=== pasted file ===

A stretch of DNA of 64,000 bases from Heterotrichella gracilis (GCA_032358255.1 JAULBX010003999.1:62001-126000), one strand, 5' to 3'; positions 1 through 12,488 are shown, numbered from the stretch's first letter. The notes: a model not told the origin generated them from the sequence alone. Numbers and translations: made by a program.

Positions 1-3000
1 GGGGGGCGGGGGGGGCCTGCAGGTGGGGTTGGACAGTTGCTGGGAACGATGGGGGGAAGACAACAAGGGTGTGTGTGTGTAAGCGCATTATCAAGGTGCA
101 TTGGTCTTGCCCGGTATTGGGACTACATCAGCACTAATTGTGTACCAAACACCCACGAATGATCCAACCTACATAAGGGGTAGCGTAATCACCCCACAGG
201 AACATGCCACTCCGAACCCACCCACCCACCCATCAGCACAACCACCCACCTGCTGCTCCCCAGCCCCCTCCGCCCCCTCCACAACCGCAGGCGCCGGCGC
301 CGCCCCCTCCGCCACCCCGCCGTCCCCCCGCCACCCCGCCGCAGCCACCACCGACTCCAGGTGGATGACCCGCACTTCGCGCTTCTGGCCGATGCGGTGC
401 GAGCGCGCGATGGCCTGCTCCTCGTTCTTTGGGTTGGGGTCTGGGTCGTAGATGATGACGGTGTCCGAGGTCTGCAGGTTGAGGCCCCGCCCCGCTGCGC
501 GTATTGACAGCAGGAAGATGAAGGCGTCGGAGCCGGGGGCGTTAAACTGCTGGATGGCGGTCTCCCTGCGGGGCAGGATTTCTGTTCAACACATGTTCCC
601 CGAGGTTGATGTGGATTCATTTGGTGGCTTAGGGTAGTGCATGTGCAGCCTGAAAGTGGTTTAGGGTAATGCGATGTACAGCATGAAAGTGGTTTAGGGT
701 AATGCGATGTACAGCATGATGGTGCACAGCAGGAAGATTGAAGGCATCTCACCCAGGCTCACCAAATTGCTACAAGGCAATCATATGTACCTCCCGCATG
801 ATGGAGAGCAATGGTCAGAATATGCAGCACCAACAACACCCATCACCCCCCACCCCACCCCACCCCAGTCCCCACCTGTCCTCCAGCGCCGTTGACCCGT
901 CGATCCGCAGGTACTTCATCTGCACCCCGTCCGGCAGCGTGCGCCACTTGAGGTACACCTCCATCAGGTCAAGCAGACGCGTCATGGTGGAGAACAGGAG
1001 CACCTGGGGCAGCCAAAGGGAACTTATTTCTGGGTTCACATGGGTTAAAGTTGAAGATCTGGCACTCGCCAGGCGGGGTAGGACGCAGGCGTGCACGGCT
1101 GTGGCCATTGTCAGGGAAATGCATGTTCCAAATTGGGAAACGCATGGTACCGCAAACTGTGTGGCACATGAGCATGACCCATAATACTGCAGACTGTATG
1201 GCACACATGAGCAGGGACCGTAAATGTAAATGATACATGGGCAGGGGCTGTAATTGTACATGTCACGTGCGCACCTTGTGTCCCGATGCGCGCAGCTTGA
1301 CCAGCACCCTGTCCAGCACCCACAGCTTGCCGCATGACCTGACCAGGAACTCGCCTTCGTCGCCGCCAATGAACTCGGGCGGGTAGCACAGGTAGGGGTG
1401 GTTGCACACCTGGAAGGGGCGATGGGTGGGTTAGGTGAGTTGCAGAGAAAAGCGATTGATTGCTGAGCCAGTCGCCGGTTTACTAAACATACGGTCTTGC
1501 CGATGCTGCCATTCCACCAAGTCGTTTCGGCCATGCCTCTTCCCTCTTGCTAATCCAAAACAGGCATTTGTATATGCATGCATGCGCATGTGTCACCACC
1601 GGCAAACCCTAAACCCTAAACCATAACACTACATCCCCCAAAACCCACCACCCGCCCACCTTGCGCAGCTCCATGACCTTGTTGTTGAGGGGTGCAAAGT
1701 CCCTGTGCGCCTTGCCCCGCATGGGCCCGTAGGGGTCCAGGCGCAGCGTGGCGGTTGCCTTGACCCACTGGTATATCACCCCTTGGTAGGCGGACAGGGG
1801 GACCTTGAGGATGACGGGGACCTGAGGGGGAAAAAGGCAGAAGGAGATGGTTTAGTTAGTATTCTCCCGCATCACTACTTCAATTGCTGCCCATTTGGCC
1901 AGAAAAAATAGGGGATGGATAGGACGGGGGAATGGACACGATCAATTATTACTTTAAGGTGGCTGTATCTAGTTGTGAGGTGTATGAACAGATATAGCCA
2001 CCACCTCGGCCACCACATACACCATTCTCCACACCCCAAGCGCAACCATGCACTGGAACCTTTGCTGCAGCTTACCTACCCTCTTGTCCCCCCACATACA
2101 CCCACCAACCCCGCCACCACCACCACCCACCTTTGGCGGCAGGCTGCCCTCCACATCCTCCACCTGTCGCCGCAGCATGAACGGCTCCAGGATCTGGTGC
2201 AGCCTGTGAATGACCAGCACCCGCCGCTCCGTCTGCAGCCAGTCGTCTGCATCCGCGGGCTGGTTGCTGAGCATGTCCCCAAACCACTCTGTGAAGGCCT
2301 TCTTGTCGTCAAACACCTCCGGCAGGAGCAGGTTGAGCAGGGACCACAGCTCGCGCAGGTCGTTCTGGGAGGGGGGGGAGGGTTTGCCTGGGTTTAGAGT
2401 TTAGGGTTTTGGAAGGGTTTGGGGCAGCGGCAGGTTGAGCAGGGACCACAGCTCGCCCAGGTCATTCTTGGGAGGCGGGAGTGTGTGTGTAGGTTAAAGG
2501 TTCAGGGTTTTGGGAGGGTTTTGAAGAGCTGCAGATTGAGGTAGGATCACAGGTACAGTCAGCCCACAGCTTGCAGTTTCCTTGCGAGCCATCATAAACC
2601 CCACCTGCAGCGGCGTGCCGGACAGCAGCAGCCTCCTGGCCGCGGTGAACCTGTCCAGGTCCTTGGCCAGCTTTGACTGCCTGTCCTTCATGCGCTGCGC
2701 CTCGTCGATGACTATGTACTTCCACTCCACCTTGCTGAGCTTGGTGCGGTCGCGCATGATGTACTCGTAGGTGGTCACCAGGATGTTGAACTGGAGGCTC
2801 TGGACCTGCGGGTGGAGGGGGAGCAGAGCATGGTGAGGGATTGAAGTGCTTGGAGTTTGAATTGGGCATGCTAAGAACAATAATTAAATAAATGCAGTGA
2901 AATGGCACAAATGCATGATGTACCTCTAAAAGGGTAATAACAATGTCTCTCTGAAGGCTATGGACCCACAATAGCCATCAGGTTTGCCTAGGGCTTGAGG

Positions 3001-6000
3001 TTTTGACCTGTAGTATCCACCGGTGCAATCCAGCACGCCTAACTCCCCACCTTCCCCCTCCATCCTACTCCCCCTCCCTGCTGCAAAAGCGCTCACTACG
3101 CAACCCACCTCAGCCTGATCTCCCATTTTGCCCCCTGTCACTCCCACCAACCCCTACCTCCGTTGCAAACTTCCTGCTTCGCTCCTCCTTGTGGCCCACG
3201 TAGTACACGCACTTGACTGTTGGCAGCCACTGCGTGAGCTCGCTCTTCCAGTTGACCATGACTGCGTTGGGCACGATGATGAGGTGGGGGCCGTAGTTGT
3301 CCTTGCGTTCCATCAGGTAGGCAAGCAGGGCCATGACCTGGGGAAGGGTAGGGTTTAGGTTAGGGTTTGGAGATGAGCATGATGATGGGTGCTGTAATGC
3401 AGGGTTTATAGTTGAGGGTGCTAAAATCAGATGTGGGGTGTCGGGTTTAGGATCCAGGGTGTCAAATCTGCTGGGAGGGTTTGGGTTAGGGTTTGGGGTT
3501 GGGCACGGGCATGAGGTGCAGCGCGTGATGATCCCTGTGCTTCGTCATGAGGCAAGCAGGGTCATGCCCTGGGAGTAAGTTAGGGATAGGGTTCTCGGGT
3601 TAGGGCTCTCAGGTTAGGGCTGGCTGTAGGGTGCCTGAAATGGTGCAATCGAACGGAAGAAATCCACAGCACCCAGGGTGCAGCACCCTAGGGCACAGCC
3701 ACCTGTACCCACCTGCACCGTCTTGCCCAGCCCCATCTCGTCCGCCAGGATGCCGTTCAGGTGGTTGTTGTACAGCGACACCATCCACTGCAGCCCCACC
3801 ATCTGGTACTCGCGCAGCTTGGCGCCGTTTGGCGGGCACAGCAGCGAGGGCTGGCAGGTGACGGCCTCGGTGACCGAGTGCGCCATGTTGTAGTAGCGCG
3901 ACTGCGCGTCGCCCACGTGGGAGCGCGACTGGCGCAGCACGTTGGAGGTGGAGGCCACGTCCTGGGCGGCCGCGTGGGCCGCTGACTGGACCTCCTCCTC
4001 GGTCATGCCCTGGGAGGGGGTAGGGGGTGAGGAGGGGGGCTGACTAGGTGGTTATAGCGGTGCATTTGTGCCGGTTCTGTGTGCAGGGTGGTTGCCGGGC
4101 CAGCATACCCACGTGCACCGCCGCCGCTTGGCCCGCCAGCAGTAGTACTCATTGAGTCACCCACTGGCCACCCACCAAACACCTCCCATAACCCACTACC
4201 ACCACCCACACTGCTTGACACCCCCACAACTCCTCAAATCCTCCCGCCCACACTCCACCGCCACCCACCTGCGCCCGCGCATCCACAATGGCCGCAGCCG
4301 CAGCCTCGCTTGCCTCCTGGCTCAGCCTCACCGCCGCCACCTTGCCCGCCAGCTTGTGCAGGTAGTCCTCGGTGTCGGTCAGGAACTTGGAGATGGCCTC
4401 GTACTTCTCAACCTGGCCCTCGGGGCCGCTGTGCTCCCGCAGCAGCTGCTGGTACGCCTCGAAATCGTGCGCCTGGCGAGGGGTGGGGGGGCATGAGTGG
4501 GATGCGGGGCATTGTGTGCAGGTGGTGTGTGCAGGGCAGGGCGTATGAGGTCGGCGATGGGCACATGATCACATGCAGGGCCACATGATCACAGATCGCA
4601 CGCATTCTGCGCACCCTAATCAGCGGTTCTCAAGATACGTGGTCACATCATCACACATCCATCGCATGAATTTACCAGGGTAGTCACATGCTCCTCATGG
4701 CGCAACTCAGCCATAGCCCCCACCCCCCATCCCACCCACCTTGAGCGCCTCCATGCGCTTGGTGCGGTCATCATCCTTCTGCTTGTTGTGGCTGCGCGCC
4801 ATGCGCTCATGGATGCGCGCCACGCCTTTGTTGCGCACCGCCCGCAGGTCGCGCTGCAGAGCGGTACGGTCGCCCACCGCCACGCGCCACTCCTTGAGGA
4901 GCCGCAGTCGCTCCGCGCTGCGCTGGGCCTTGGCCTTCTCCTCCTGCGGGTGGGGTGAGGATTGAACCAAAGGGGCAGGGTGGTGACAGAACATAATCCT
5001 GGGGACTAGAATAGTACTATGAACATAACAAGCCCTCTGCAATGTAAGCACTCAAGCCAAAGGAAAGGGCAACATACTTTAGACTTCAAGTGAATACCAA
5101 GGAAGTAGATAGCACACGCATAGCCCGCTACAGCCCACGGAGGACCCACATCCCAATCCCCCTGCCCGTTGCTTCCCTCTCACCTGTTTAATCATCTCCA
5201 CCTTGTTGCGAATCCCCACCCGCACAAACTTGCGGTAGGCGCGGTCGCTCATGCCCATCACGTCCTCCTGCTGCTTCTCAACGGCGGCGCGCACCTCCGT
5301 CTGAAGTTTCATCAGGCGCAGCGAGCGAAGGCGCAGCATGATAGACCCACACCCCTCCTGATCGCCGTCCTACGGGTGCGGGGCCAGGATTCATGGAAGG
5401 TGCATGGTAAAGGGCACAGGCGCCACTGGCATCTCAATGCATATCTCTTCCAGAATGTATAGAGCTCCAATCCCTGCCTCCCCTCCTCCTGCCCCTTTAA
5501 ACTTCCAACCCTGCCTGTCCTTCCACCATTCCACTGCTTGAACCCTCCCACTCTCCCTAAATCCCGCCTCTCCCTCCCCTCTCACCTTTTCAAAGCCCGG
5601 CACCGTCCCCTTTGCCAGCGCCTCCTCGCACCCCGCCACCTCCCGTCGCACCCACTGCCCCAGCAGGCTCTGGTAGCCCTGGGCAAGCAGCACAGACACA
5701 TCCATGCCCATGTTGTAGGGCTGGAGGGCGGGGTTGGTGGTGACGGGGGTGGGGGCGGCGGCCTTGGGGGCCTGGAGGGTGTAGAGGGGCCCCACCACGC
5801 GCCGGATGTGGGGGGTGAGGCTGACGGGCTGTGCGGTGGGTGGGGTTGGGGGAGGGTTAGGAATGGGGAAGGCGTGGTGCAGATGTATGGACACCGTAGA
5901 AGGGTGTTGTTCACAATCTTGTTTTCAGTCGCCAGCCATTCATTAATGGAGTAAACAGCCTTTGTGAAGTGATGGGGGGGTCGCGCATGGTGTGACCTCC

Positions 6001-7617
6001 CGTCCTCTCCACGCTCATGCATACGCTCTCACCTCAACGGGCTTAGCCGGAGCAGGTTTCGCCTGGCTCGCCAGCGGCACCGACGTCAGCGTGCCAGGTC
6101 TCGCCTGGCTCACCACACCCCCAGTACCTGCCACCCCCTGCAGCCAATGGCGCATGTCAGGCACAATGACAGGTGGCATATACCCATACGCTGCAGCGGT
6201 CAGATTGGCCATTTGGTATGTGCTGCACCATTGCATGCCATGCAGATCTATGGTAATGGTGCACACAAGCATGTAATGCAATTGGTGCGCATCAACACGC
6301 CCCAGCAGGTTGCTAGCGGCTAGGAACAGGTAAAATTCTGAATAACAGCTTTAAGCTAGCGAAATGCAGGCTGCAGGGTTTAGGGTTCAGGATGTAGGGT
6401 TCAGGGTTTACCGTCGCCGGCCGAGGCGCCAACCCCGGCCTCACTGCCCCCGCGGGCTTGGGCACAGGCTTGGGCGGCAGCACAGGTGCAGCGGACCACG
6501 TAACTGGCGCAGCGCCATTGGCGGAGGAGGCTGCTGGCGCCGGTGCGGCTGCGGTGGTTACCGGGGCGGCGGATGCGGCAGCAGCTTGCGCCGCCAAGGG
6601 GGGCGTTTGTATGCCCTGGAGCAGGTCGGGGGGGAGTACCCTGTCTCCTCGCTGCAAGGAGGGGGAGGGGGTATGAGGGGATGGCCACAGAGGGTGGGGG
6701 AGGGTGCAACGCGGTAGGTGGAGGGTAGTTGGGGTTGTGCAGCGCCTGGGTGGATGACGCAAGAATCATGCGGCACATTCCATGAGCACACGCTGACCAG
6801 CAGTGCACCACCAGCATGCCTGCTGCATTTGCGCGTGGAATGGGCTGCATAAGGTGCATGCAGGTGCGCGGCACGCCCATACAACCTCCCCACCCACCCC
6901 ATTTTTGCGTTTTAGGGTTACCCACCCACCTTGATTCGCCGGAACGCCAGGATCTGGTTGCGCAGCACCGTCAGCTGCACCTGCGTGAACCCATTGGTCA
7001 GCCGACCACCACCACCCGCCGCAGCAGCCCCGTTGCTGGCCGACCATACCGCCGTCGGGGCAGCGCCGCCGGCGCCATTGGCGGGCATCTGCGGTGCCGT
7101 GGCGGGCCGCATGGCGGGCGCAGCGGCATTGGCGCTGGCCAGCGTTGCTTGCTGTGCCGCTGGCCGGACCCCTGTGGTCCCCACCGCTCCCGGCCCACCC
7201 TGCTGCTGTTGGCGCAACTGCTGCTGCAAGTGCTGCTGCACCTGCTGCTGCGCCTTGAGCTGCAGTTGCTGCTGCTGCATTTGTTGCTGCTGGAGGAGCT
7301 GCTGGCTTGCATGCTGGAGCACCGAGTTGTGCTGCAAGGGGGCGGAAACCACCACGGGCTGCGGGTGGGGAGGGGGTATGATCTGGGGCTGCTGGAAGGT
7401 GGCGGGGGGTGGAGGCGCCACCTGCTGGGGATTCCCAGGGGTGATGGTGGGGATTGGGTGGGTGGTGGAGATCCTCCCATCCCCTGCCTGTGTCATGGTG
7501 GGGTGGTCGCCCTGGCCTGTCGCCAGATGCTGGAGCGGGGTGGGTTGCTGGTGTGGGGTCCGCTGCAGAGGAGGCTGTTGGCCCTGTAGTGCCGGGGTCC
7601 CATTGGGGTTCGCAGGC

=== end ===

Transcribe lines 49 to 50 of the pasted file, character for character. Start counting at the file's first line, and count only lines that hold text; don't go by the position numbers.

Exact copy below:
4501 GATGCGGGGCATTGTGTGCAGGTGGTGTGTGCAGGGCAGGGCGTATGAGGTCGGCGATGGGCACATGATCACATGCAGGGCCACATGATCACAGATCGCA
4601 CGCATTCTGCGCACCCTAATCAGCGGTTCTCAAGATACGTGGTCACATCATCACACATCCATCGCATGAATTTACCAGGGTAGTCACATGCTCCTCATGG